By last count, the Justice Department estimates about 80,000 U.S. inmates live in some kind of restricted housing.
That means being confined to a cell for about 22 hours a day.
"You are going to eat, sleep and defecate in a small room that's actually smaller than the size of your average parking space," said Amy Fettig, a lawyer who runs the Stop Solitary campaign for the American Civil Liberties Union. "And you're going to do that for months, years and sometimes even decades on end."
Fettig said solitary confinement is brutal and expensive.
On the Republican side of the 2016 race, this was the week the courting of the Latino vote seemed to begin.
Sen. Ted Cruz of Texas spoke Wednesday at the Hispanic Chamber of Commerce in Washington, D.C., after the group criticized him for skipping their summit last month. Meanwhile, Jeb Bush went on a Spanish-language tour — first to Puerto Rico and then speaking to the National Hispanic Christian Leadership Conference in Houston.
Originally published on Mon April 13, 2015 5:01 am
The state budget has cleared both legislative chambers but still needs to head to a conference committee to iron out differences. The end of the budget process means lawmakers will shift their attention to other bills before the end of the session. With that May 6 deadline rapidly approaching, what's in store for some of the outstanding legislation?
Originally published on Fri March 13, 2015 9:46 am
Trying to get more information on the health impact of oil and gas drilling is a topic that lawmakers will soon be taking up at the statehouse. It comes after the Governor's Oil and Gas Task Force finished their work and issued several health related recommendations.
"I get a little bit concerned and annoyed when people try to use health as the basis of what they don't like about oil and gas," said Dr. Larry Wolk the Executive Director of the Colorado Department of Public Health and the Environment.
He said he understands the concern, but worries the state doesn't have enough hard data.
Originally published on Tue March 10, 2015 8:52 am
Two Republican religious freedom bills drew strong opposition from gay rights groups, civil liberties organizations and members of the business community Monday. The first bill, known as House Bill 1171 [.pdf], would have forbade government officials from constraining the exercise of religion had it not been struck down in committee.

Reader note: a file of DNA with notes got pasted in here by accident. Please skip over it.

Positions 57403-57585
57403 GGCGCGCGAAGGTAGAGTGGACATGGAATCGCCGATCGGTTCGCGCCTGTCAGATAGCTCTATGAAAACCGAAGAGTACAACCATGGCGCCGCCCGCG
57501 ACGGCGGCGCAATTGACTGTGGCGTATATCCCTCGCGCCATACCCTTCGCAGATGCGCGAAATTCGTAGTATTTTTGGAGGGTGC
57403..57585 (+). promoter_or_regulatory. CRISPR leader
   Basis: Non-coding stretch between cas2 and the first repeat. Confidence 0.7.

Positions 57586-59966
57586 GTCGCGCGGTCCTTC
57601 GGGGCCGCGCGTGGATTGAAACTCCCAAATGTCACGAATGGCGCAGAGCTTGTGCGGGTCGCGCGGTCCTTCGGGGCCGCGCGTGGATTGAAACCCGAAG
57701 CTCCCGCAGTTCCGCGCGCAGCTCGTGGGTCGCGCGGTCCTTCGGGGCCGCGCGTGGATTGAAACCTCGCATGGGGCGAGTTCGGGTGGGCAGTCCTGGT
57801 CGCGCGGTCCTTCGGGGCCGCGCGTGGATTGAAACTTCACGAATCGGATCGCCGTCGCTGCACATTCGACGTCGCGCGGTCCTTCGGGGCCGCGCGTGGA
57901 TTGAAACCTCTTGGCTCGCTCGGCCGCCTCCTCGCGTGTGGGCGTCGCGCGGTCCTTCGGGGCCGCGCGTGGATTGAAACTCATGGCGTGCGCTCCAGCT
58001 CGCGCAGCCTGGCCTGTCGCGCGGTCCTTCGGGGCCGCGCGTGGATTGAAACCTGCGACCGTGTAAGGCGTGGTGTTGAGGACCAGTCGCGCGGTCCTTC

The second bill, House Bill 1161 [.pdf], would have protected people from facing penalties for refusing to violate their beliefs and was also defeated.
State lawmakers are officially at the halfway point of the 2015 legislative session. What needs to be done before the end of the session? Lawmakers will need to pass a balanced budget, and along the way grapple with some hot-button issues such as school testing requirements and police reforms.
"Most of the big work is ahead of us, what happens for the first half is kind of getting ready for it," said Senate President Bill Cadman (R-Colorado Springs).
State lawmakers are midway through the annual legislative session – but there's still a lot to be done.
House Democrats would like law enforcement to increase the use of body cameras, set up a special prosecutor to review decisions when a law enforcement official isn't charged when there are allegations of deadly force, ban choke holds, and collect demographic data on arrests. What are the chances for passage?
Originally published on Mon March 2, 2015 11:14 am
Governor John Hickenlooper's oil and gas task force recently proposed nine recommendations to try and easy concerns for people living near energy development, but it did not vote to give local communities more control over oil and gas drilling.
The big question on everyone's mind now: What's next for the state Legislature and for a possible anti-fracking initiative going before voters in 2016?
Originally published on Thu February 26, 2015 6:21 pm
Reaction at the state capitol to work of the Oil and Gas Task Force was decidedly mixed. Members of the governor's own party called the effort a failure, one lawmaker even graded it an "F+."
The proposed recommendations are intended to mitigate the impacts of energy development near communities. While the task force wants local governments to be more involved in developing large drill sites, it stopped short of allowing cities and counties to adopt rules stricter than the state standards.
With the final nine recommendations to hit Governor John Hickenlooper's desk Feb. 27, what are his thoughts on the group's work and the backlash?
The political battle over immigration, now provoking a confrontation between Congress and the White House, touches all of us in one very direct way: our food. That salad mix, and those apples, may well have been harvested by workers who arrived here in the U.S. illegally.
Originally published on Fri February 13, 2015 2:04 pm
Put it in the category of things we know for sure that just ain't so.
No sooner did the Democratic National Committee announce it had chosen Philadelphia, Pa., as its 2016 convention site than a lot of us political analyst types popped out the conventional wisdom about "appealing to a swing state in the general election."
It sounds good and it makes sense, as far as it goes. It just doesn't go very far.
Originally published on Mon February 9, 2015 12:48 pm
State parties, once the cornerstone of American politics, don't get much attention anymore. And when they do, it's often negative.